How to use Jean Watson’s theory of caring to address a nursing issue (Solved): Infertility problems

How to use Jean Watson’s theory of caring to address a nursing issue (Solved): Infertility problems

Description: The article selected for this discussion focuses on the application of Watson’s theory of human caring to individuals with infertility problems and whose treatment has failed. Focusing on women, this study was conducted to ascertain the effectiveness of Watson’s caring theory in managing anxiety and distress caused by coping when treatment fails (Durgun Ozan & Okumus, 2017). The researchers hypothesized that planning nursing care based on the elements of the Caritas process, the transpersonal caring relationship, caring moments and caring occasions, and caring–healing modalities would be appropriate in addressing the issue of coping with infertility. Generally, a randomized control trial involving 86 women from Turkey was conducted from April to November 2012, and data was collected using various methods. It was observed that the incorporation of Watson’s caring model helped in decreasing the levels of anxiety and distress among infertile women.

Type of study and Study Design

The type of study utilized in this research was a single-blind, randomized control trial (RCT) research method. This type of study randomly assigns participants into an experimental group or a control group. The study was conducted in Diyarbakır Veni-Vidi IVF Center in Turkey and involved 86 infertile women who received treatment in the center. A block randomization method was used to select the participants and was conducted by a third-party individual. It was necessary to seek consent from the selected participants before the women were randomly assigned into the experimental and control groups. At the end of the selection, 45 women formed the intervention group while 41 women were included in the control group.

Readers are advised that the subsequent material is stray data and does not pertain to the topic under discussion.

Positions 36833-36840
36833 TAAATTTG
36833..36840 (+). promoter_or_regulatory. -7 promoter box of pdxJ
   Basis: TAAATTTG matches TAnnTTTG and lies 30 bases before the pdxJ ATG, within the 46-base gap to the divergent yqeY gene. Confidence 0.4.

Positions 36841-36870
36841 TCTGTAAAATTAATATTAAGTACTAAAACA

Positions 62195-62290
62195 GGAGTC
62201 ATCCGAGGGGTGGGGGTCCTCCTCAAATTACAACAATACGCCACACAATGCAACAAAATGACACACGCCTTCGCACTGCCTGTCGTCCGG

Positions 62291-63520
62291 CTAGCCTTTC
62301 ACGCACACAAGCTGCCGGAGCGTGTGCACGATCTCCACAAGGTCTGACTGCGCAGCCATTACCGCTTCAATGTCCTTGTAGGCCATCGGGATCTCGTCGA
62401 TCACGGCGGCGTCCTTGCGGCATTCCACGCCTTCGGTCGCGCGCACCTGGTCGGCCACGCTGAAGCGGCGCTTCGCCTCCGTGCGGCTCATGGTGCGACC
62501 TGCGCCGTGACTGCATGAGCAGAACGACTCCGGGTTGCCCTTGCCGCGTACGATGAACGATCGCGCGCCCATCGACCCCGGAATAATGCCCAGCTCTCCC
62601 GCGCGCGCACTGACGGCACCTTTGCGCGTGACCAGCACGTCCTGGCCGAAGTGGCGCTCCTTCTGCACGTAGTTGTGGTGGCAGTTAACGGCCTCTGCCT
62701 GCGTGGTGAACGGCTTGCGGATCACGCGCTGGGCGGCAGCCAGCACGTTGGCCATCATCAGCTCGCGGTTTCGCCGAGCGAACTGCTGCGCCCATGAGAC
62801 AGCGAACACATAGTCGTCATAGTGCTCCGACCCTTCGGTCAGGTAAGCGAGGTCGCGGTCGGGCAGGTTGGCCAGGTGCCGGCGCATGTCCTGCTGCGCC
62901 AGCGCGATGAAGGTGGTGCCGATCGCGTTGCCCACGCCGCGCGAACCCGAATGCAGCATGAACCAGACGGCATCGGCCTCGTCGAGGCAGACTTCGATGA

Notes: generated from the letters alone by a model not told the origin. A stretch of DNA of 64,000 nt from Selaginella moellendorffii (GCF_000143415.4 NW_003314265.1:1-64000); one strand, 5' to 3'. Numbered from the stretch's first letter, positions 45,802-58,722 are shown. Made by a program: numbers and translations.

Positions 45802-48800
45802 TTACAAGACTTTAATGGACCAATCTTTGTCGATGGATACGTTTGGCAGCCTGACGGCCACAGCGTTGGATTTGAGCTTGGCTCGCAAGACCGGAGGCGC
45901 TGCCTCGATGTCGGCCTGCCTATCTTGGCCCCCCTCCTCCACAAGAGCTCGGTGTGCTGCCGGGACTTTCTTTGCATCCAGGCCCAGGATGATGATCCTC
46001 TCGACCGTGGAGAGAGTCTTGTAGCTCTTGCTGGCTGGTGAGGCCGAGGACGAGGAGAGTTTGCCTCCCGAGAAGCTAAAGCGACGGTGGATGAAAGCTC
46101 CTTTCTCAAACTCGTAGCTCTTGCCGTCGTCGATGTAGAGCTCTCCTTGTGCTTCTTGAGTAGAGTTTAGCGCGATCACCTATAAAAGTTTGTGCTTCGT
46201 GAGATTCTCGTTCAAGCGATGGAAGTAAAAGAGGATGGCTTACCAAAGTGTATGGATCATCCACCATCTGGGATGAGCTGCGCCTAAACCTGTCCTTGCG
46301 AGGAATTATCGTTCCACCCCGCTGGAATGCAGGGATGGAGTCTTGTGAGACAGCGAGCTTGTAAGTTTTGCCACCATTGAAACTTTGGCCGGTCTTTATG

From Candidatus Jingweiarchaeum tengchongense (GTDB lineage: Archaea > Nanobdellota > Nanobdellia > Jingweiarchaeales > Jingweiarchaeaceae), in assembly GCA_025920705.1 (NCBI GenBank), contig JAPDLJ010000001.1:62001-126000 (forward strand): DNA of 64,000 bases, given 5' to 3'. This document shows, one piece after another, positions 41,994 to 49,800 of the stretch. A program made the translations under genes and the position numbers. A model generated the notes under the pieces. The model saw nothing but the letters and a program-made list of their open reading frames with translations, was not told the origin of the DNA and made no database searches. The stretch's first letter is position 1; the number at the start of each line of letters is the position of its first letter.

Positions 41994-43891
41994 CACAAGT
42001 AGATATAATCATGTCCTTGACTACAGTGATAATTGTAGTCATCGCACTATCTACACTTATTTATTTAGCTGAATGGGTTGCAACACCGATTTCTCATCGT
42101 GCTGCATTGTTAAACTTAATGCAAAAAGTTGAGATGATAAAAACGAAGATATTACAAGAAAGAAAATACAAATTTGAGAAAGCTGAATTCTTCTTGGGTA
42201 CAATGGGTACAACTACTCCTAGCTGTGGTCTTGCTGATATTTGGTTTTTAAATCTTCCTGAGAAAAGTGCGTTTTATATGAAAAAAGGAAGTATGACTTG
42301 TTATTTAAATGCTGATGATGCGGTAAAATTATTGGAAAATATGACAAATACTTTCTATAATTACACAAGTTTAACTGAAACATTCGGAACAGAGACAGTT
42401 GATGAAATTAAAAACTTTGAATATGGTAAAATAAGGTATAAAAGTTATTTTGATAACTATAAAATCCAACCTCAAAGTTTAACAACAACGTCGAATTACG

Quality of the Study

The interventions used in the study involved nursing care delivery based on the 10 carative factors as outlined by Watson. During this period, consultations were made with infertility specialists, nursing staff working in the center, and Dr. Jean Watson (Durgun Ozan & Okumus, 2017). By the end of the intervention period, nine follow-ups were done with a focus on decreasing anxiety and the negative effects of fertility. The quality of the study can also be described based on the tools utilized to analyze data. For instance, Spiel Berger’s State-Trait anxiety scale, infertility distress scale, and ways of coping inventory were adapted (Durgun Ozan & Okumus, 2017). Additionally, all the participants were informed about the essence of the study, its application, how to volunteer, and the possibility to refuse participation. Those willing to take part in the study were given the Voluntary Participation Form and asked for their oral and written consents.

Results and Implications

The were noticeable differences between the intervention and control groups regarding the levels of anxiety, distress, and coping. The study demonstrated that the nursing interventions used based on Watson’s theory can be influential in addressing the levels of stress, anxiety, and negative feelings in infertile women (Durgun Ozan & Okumus, 2017). Despite the positive findings, this study would not apply to my population because of its low low-quality evidence. The article did not mention any values or believes of the patient that can influence how they cope with stress. The fact the study only used 86 participants, all women, makes it inapplicable in other areas. Further research is needed to support the use of Watson’s theory in improving stress and anxiety among infertile women.


Durgun Ozan, Y., & Okumuş, H. (2017). Effects of nursing care based on watson’s theory of human caring on anxiety, distress, and coping, when infertility treatment fails: A randomized controlled trial. Journal of Caring Sciences6(2), 95–109.

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